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CCXL (F XV, 14)

M. CICERO, imperator, greets C. Cassius, 1 proquaestor. You introduce M. Fadius to me as a friend, but I make no fresh acquisition in him; for it is now many years since he has been among my cherished possessions, and valued by me for his exceeding kindness and attentions. Nevertheless, the discovery of his attachment to you has made him still dearer to me. So, though your letter did some good, yet a still more powerful recommendation was my clear perception and recognition of his own warm feeling for you. However, I will take every pains to do for Fadius what you ask. It is yourself that I could wish for many reasons had been able to visit me: in the first place, that I might see you after so long a separation—-a man whom I have long valued so highly; in the second place, that I might offer my personal congratulations, as I have already done by letter; thirdly, that we might consult together on whatever matters we wished, you on yours, I on mine; and lastly, that our friendship, which has been kept up by the interchange of signal services on both sides, but has had its continuity interrupted by periods of separation, might be greatly strengthened. Since this was not to be, we will avail ourselves of what letters can do for us, and shall, though separated, attain almost the same objects as we should have done if we had met face to face. One satisfaction, of course, that which arises from the actual sight of you, cannot be obtained by the help of letters: the other, the pleasure, I mean, of congratulating you, though more meagre than it would have been, if I could have seen your face while offering my congratulations, I have nevertheless already experienced and now give myself again: and I do indeed congratulate you both on the splendour of your services, and also for their opportuneness, in that at the moment of your departure from it you have been followed by the loudest praises and the liveliest gratitude of your province. My third point—that we might have consulted each other about our affairs—that let us do equally by letter. On every other account I am strongly of opinion that you ought to hasten your return to Rome. For things there, as I left them, shewed no signs of a storm as far as you are concerned, 2 and owing to your recent very splendid victory I imagine that your arrival will be attended by greatéclat. But if the difficulties under which your relations are labouring 3 are no more than you can combat, hasten home: nothing could be nobler or more popular: but if they are more serious, take care that your return does not fall at a most inopportune moment. You are the sole judge on this point, for you alone know your powers. If you are strong enough to do it, you are sure of praise and popularity: if you are clearly not strong enough, it will be easier for you to support popular remark by staying away. For myself, however, the request I make to you in this letter is the same as that in my previous one—that you should exert yourself to the utter-most to prevent any extension of time being made to my provincial government, which both by decree of the senate and by the law was to be of one year's duration. I press this upon you with warmth, because I consider my entire fortunes to depend upon it. You have Paullus to support you—my friend, and a very warm one: you have Curio and Furnius. I beg you to exert yourself, with the assurance that it is every-thing in the world to me. My last point was the strengthening of our friendship. On that there is no need of more words. You sought my society in your boyhood: I for my part ever thought that you would be a credit to me. You were, moreover, a protection to me in the darkest hour of my fortunes. To these facts I may now add the very close intimacy which has sprung up since you left town between me and your relative Brutus. 4 Therefore, in the talents and high character which distinguish you both, I believe that I have a very great reserve of pleasure and honour in store. t beg you earnestly to ratify this expectation, and also to write to me at once, and as often as possible after your arrival at Rome.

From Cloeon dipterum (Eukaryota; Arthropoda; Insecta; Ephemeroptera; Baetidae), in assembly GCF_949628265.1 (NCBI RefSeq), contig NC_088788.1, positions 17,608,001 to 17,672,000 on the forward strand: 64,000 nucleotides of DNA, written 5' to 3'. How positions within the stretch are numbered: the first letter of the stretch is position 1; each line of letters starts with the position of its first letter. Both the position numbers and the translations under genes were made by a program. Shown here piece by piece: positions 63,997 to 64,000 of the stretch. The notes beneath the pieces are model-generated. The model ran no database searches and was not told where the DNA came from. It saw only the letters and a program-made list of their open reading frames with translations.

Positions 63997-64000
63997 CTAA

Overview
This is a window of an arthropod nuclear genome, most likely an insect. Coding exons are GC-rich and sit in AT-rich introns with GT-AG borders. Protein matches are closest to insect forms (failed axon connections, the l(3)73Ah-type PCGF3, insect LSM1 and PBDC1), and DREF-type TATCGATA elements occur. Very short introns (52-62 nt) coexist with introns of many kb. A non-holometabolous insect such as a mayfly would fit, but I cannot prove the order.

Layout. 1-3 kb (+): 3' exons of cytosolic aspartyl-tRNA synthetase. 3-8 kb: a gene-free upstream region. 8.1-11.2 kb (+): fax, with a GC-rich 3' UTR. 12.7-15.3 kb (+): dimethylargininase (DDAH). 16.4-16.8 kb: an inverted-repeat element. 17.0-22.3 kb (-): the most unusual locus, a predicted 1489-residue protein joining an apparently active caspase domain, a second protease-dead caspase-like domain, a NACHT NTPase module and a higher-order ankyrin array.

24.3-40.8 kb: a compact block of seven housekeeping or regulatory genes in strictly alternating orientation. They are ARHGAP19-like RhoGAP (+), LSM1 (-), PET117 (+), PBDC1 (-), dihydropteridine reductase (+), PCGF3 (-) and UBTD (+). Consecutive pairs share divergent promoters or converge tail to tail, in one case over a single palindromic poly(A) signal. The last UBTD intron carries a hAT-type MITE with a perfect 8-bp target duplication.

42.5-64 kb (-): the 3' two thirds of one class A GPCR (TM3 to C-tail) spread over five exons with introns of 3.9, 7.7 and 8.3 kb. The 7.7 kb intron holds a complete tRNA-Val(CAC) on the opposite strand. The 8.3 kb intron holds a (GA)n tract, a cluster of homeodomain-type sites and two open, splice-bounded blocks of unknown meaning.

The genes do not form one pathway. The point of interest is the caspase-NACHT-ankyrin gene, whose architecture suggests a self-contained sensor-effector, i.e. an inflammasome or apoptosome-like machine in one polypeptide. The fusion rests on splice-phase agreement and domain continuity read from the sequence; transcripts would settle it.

1 C. Cassius Longinus, the future assassin of Caesar, had gone to Syria as quaestor with M. Licinius Crassus in B.C. 54. On the death of Crassus near Carrhae (B.C. 53) he had managed to lead off the main body of the Roman army to Antioch, and had remained in charge of the province as pro quaestore ever since (defeating a weak attack of the Parthians in B.C. 52), till the arrival of Bibulus in September, B.C. 51. Just before the arrival of Bibulus he had again defeated the attack of the Parthians near Antioch and handed over his province in a state of comparative safety. He is now on the point of returning to Italy.

2 He is referring to a danger of prosecution for extortion in Syria.

3 His brother or cousin Quintus Cassius was being attacked for malversation as quaestor in Spain (B.C. 54-52). See Letter CCXXVII.

4 Cassius, who was some twenty years younger than Cicero, had married Tertia, half-sister to Brutus.

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